The Secret Lives of Buildings: Historical Architecture and Human Nature

April 13 | 6PM
National Gallery of Modern Art, Mumbai
Free
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About

Architecture at its loftiest is often about man’s immortality as well as an expression of vast imaginations. NGMA Mumbai, Ministry of Culture, Government of India, Avid Learning and the the Edinburgh College of Art, University of Edinburgh present a fascinating panel discussion on whimsical, monumental and personal aspects of buildings and utopian and historic spaces that are testaments to human endeavor, dreams and accomplishments.


This program is part of a series of events curated with the university in which distinguished faculty and professors from the university’s varied departments seek to engage with practitioners, alumni, cultural organizations and academics, developing networks and dialogues. Personal chair, interior design, University of Edinburgh Prof. Ed Hollis and author and architect Meera Godbole-Krishnamurthy will be in conversation with architect and urban conservationist Kamalika Bose. What do monuments like The Taj Mahal, the Roman Coliseum, Crystal Palace, Notre Dame and even the Mumbai Sea Link or the Las Vegas Strip say about man? How did architecture become so central to the experience of being human? What is the interconnection between spaces and memories? And how is that link being eroded?


These experts will discuss the intrinsically human nature of architecture itself, how it relates to culture and, within wider ranging contexts, will probe topics like society and identity, how buildings influence lives and heritage conservation.


Join in for a unique perspective on how to re-evaluate the built heritage.

About the Speaker

Professor Ed Hollis is personal chair, interior design, University of Edinburgh. He studied architecture at Cambridge and Edinburgh Universities, and practiced as an architect for six years, first in Sri Lanka, in the practice of Geoffrey Bawa, at that time the "grand old man" of Sri Lankan architecture, famous for his garden of follies and ruins at Lunuganga; and then in the practice of Richard Murphy, well known for his radical alterations to ancient and historic buildings in and around Edinburgh. In 1999, Edward Hollis began lecturing in interior architecture at Napier University, Edinburgh, working with students, both in the design studio, and in more theoretical disciplines. In 2004, he moved to Edinburgh College of Art, where until 2012, he ran undergraduate and postgraduate programmes in interior design.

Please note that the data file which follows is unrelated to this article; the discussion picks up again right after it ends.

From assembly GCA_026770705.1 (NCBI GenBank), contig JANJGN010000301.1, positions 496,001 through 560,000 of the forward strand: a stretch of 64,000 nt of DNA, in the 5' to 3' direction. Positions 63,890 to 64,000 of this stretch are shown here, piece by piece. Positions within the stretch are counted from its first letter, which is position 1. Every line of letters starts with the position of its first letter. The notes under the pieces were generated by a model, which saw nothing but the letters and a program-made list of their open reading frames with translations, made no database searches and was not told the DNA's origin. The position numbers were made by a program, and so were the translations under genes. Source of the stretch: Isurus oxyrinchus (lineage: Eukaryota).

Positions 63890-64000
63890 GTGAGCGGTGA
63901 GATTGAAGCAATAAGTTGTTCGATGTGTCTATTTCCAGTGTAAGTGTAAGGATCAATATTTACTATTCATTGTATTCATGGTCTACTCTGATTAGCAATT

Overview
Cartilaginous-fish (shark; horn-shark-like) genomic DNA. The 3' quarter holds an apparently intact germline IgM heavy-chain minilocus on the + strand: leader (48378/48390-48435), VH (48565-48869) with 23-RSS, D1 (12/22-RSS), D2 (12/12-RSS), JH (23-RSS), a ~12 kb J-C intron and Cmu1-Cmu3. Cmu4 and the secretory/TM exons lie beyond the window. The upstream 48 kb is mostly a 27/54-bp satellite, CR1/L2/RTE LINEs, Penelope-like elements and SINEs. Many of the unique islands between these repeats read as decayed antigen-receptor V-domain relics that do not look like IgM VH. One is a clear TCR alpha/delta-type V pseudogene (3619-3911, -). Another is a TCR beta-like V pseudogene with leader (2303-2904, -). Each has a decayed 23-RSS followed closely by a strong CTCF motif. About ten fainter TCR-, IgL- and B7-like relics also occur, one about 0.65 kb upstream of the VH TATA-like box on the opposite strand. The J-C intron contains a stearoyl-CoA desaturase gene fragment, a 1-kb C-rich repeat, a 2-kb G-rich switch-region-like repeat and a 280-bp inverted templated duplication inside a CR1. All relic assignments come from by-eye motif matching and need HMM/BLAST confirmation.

In 2012, Hollis became deputy director of research across Edinburgh College of Art, co-ordinating the submission to the Research Excellence Framework 2014 in art, design and history of art. He is now director of research at ECA, working across the school assisting staff in developing research interests and projects of their own.

Meera Godbole-Krishnamurthy has lived in the Philippines, France, and the United States. She studied art and architecture at Oberlin College and Columbia University, and received a masters of architecture from the University of Virginia in 1992. She has studied writing in workshops at Stanford University, the University of Iowa Summer Festival, UCSD, and the La Jolla Writers Conference. She has taught at the New School of Architecture and Design in San Diego. Since moving to India in 2006, she has been an architecture educator, conducted writing workshops, and has been a contributor to Metropolis Magazine. She now lives in Mumbai and is editor-in- chief of Saffronart. She is the author of two novels: Balancing Act (Zubaan/Penguin 2009) based on architecture and motherhood, and Gardens of Love (Speaking Tiger 2018), an unusual combination of interconnected illustrated stories. Her next architecture themed novel is presently under construction.